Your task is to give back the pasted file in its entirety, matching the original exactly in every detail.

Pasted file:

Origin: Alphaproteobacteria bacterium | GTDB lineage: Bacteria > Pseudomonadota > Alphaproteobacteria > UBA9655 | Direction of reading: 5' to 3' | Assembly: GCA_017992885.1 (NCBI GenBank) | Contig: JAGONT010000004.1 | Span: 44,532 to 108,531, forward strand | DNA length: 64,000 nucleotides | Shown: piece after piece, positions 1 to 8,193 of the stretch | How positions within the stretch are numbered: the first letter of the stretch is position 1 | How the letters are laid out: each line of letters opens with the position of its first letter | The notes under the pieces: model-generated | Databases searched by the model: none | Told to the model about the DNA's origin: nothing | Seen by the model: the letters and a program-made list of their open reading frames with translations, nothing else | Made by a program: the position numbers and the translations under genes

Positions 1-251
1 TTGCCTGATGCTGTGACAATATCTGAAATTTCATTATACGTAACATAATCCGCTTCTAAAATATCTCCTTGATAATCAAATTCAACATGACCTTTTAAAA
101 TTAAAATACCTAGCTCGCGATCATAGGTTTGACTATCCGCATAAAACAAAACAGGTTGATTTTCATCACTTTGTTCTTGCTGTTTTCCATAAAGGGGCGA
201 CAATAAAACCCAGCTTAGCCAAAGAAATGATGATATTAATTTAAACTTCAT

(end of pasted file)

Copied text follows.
Origin: Alphaproteobacteria bacterium | GTDB lineage: Bacteria > Pseudomonadota > Alphaproteobacteria > UBA9655 | Direction of reading: 5' to 3' | Assembly: GCA_017992885.1 (NCBI GenBank) | Contig: JAGONT010000004.1 | Span: 44,532 to 108,531, forward strand | DNA length: 64,000 nucleotides | Shown: piece after piece, positions 1 to 8,193 of the stretch | How positions within the stretch are numbered: the first letter of the stretch is position 1 | How the letters are laid out: each line of letters opens with the position of its first letter | The notes under the pieces: model-generated | Databases searched by the model: none | Told to the model about the DNA's origin: nothing | Seen by the model: the letters and a program-made list of their open reading frames with translations, nothing else | Made by a program: the position numbers and the translations under genes

Positions 1-251
1 TTGCCTGATGCTGTGACAATATCTGAAATTTCATTATACGTAACATAATCCGCTTCTAAAATATCTCCTTGATAATCAAATTCAACATGACCTTTTAAAA
101 TTAAAATACCTAGCTCGCGATCATAGGTTTGACTATCCGCATAAAACAAAACAGGTTGATTTTCATCACTTTGTTCTTGCTGTTTTCCATAAAGGGGCGA
201 CAATAAAACCCAGCTTAGCCAAAGAAATGATGATATTAATTTAAACTTCAT